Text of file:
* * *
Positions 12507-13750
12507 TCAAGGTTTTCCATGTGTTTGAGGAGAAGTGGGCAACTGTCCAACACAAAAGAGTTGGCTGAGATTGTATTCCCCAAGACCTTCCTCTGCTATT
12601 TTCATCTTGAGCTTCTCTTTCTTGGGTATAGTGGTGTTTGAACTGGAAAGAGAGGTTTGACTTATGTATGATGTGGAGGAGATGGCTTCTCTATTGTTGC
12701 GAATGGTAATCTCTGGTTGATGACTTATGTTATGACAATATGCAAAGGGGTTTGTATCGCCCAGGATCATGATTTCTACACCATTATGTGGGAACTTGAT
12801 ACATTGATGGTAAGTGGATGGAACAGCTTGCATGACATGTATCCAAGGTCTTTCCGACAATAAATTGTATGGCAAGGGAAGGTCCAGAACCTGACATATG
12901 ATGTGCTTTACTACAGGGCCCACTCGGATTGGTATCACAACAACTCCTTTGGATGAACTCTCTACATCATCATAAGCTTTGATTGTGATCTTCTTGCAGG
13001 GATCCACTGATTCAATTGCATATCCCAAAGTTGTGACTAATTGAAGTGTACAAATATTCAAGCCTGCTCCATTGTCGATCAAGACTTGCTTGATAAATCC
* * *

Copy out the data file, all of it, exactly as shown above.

Positions 12507-13750
12507 TCAAGGTTTTCCATGTGTTTGAGGAGAAGTGGGCAACTGTCCAACACAAAAGAGTTGGCTGAGATTGTATTCCCCAAGACCTTCCTCTGCTATT
12601 TTCATCTTGAGCTTCTCTTTCTTGGGTATAGTGGTGTTTGAACTGGAAAGAGAGGTTTGACTTATGTATGATGTGGAGGAGATGGCTTCTCTATTGTTGC
12701 GAATGGTAATCTCTGGTTGATGACTTATGTTATGACAATATGCAAAGGGGTTTGTATCGCCCAGGATCATGATTTCTACACCATTATGTGGGAACTTGAT
12801 ACATTGATGGTAAGTGGATGGAACAGCTTGCATGACATGTATCCAAGGTCTTTCCGACAATAAATTGTATGGCAAGGGAAGGTCCAGAACCTGACATATG
12901 ATGTGCTTTACTACAGGGCCCACTCGGATTGGTATCACAACAACTCCTTTGGATGAACTCTCTACATCATCATAAGCTTTGATTGTGATCTTCTTGCAGG
13001 GATCCACTGATTCAATTGCATATCCCAAAGTTGTGACTAATTGAAGTGTACAAATATTCAAGCCTGCTCCATTGTCGATCAAGACTTGCTTGATAAATCC